Western think tanks and NGOs researching China's economic policy, defence and military, and other aspects of the communist nation as well as US-China relations have been targeted by Chinese hackers, with at least four think tanks and two NGOs being affected.
The cyberattacks took place in October and November and saw hackers operate during Beijing business hours.
Security researchers at CrowdStrike, who uncovered the attacks, said that previous cyberespionage operations have generally been similar to "smash-and-grab" robberies, involving hackers indiscriminately stealing data.
However, in this case, the attacks saw hackers specifically go after "the communications of foreign personnel involved in Chinese economic policy research and the Chinese economy, as well as users with noted expertise in defense, international finance, US-Sino relations, cyber governance, and democratic elections".
CrowdStrike VP of intelligence, Adam Meyers, told ArsTechnica that hackers who mounted the attacks were likely employed by a private company that was contracted by the Chinese military.
"Nearly all the affected organisations likely maintain close ties to Western government officials. This makes them an attractive target for mounting further attacks against government-supporting sectors, since the intruders can masquerade as trusted sources when sending spear-phishing emails," CrowdStrike security researcher Adam Kozy, said in a blog.
The hackers also used known tools such as the "China Chopper" webshell and the credential-stealing tool Mimikatz, which helped bolster the security researchers' attribution to Chinese hackers. The attackers also searched for specific terms such as "china", "cyber", "japan", "korea", "chinese" and "eager lion".
ArsTechnica reported that Eager Lion could likely be of special interest to China since it is a demonstration of how the US military collaborates with foreign nations' military at times of crisis. Information from Eager Lion could potentially provide China with the ability to look for weak spots, according to Myers.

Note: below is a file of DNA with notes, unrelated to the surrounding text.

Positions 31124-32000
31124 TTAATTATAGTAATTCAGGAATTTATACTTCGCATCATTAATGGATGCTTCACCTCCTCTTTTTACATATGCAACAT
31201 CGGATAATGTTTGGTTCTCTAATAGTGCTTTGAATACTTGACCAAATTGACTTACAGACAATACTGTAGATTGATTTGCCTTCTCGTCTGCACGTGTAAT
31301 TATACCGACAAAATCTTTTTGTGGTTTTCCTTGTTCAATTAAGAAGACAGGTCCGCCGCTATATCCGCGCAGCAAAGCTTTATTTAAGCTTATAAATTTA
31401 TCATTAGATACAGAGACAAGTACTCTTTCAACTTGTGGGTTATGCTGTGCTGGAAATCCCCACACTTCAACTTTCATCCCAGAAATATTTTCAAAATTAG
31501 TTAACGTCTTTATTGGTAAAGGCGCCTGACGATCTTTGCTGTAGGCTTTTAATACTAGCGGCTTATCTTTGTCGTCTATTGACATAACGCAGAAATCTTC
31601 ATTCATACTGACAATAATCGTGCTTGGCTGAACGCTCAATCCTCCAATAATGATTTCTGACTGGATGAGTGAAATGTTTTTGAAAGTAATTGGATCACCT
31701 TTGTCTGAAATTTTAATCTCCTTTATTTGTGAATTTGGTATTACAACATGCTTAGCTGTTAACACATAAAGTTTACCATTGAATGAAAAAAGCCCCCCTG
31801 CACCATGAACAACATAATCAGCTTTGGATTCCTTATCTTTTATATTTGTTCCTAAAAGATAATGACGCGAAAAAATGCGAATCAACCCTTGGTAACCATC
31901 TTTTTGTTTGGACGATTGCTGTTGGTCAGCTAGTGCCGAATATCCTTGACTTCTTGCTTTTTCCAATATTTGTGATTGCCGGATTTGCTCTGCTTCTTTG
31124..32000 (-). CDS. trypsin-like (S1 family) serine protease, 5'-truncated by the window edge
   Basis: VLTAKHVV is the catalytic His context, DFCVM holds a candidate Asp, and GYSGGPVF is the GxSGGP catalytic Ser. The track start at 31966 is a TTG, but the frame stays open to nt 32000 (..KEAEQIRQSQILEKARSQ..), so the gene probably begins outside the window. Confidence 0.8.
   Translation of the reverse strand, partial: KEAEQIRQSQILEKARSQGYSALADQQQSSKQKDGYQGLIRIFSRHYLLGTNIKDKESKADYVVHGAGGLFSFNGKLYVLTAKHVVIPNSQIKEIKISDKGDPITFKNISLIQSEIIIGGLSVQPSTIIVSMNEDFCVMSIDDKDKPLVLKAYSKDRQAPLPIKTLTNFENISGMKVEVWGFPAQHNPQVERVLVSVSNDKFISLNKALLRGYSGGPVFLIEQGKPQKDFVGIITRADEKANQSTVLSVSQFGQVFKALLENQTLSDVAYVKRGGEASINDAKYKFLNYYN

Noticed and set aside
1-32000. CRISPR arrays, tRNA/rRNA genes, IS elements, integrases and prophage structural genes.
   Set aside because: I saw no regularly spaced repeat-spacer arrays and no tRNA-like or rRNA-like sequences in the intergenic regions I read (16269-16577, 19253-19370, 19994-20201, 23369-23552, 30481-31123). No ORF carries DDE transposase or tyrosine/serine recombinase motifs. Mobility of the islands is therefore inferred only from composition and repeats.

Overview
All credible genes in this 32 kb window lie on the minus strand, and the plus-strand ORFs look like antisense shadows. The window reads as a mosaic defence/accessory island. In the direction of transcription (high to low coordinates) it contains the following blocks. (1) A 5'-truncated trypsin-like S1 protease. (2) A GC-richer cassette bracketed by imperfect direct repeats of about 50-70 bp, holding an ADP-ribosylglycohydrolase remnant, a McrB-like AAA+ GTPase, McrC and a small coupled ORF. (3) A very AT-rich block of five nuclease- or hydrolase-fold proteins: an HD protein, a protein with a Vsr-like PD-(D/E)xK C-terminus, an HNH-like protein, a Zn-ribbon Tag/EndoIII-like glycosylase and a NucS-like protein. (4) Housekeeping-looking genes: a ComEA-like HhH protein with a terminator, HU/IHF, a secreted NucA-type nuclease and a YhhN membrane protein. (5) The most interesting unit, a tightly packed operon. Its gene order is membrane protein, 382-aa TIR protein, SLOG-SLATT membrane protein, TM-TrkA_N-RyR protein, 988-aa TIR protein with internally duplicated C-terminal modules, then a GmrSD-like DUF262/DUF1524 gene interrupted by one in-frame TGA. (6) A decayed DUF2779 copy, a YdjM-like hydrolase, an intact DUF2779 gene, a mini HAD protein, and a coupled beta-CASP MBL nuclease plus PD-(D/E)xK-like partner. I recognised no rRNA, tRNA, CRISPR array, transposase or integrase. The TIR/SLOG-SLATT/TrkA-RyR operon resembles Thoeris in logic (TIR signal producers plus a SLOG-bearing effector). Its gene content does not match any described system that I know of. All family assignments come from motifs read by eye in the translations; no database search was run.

CrowdStrike researchers noted that in one case, the hackers repeatedly and persistently attempted to break into the networks of a think tank. However, when the attempted intrusion failed, the hackers then launched a DDoS attack against the target's website. CrowdStrike reearchers say that this is the first time they have observed a Chinese cyberspionage group conduct disruptive attacks against a target — an act that is unusual in a cyberespionage operation.
"This case is notable for several reasons. First, the adversary showed a high degree of persistence and dedication to compromising the target, over the course of a week. The multiple attempts to gain access also highlight the likely importance of the project and/or reveal that the adversary was under specific time constraints," Kozy said.
"China's renewed interest in targeting Western think tanks and NGOs is hardly surprising given President XI Jinping's call to improve China's think tanks, a response to myriad new strategic problems facing China as it seeks greater influence as a global player. The targeting of these six organisations may signal a more widespread and active campaign to collect sensitive material and enable future operations."